Email has allowed us to send and receive messages more easily than ever before. While this is a good thing, it can lead to problems. You may receive dozens or even hundreds of emails in a day. At this point, it feels like you're wasting your entire day dealing with those incoming messages. Even worse, it makes it difficult to find important messages in your inbox. You can quickly become overloaded with emails.
So how can we deal with this overload? The first step is to reduce the number of emails you receive overall and there are a few ways to do this.
Restrict who you give you email address to.
It's important to think carefully about who you give your email to. For example, if you enter a lot of contests, this often automatically subscribes you to several email campaigns. If you type your email into every popup box asking for it, these add up. Reduce who you give your email to.
Go through your inbox and unsubscribe to newsletters that you never read. If you haven't opened one of their emails in months, chances that you'll start to later are low. Turn off notifications from social networks such as Facebook, Twitter, and Pinterest. If you like emails from these networks, then at least adjust the settings so they email you highlights once a week or month rather than allowing them to spam your inbox several times per day.
Do you need that notification?
If you receive emails that contain information you can find elsewhere, switch those notifications off. For instance, you might run an e-commerce site that sends an email for every sale. If your website already has a record of this, you don't need it in two places. Make sure not to use your email as a to-do list. When you need to remember to do something, put that on a list elsewhere to clear up your inbox. If this is a hard habit to break, at least make a folder for things you need to do and move emails there and out of your general inbox.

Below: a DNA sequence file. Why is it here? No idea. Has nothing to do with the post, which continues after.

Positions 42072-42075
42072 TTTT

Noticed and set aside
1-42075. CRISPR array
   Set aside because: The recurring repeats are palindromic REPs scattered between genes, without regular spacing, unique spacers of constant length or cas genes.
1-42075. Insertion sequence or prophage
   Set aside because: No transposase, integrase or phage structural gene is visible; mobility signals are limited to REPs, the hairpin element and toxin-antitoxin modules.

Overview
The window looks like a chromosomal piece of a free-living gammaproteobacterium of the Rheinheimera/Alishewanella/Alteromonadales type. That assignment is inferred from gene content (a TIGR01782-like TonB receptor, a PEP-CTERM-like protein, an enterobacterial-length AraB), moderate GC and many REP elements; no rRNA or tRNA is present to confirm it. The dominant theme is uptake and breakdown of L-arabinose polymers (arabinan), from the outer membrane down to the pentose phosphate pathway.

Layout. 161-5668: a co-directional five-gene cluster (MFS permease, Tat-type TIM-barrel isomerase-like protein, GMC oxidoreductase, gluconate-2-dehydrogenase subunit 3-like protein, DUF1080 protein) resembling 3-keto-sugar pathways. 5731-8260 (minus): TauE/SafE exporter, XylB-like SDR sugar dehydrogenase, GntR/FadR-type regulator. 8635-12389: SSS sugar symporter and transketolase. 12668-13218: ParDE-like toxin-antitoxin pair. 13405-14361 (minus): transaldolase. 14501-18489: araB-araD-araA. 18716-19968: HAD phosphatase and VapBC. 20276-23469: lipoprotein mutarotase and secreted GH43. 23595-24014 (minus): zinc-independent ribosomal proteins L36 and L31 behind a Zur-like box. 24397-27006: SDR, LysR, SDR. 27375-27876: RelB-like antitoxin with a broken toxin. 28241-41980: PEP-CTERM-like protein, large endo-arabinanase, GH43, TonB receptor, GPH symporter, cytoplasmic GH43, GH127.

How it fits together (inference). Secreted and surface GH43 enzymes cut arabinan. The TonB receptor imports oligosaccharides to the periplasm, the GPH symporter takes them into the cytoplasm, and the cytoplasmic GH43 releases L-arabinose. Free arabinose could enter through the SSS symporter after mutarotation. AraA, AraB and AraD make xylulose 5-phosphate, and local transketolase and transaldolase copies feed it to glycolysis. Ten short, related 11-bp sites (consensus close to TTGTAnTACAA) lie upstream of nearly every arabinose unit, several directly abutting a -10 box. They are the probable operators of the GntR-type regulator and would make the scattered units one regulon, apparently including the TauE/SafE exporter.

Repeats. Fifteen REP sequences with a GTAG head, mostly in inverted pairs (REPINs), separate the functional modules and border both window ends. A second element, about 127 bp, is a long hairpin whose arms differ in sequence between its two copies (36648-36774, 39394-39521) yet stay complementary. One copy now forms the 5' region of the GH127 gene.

Change your email habits
Change your own email sending habits. If a topic is complex and will require a lot of back and forth conversation, consider discussing it in person or over the phone. Sending fewer emails will reduce how many you receive in return. Remember that you don't need to respond to every email you receive. A response indicates a willingness to continue to conversation.
Resist the urge to send messages with a single word like "Thanks!" or "Ok" and you'll notice others will stop sending you similar, unnecessary messages. When sending group emails, you can also remind others not to use "reply all" unless it's information relevant to the entire group.
Start clearing out
Now you can start emptying out your inbox and getting rid of any old emails you don't need to keep. Delete old calendar invites, advertisements, or any emails where the problem has already been resolved. Respond to any messages that can be answered within only a few minutes. File everything that is left until you have a completely empty inbox. Archive messages where you don't need to take an action, but you think might be useful. You can search and find these later if necessary. Put other emails into folders based off of the type of email and the priority level.
From now on, all of this can be automated. You can have receipts automatically go into a receipt folder, calendar invites go into another, etc. A cluttered inbox leads to your mind feeling just as cluttered. Free up your inbox to free up your mind and create more time in your day-to-day life. Let email overload become something of the past.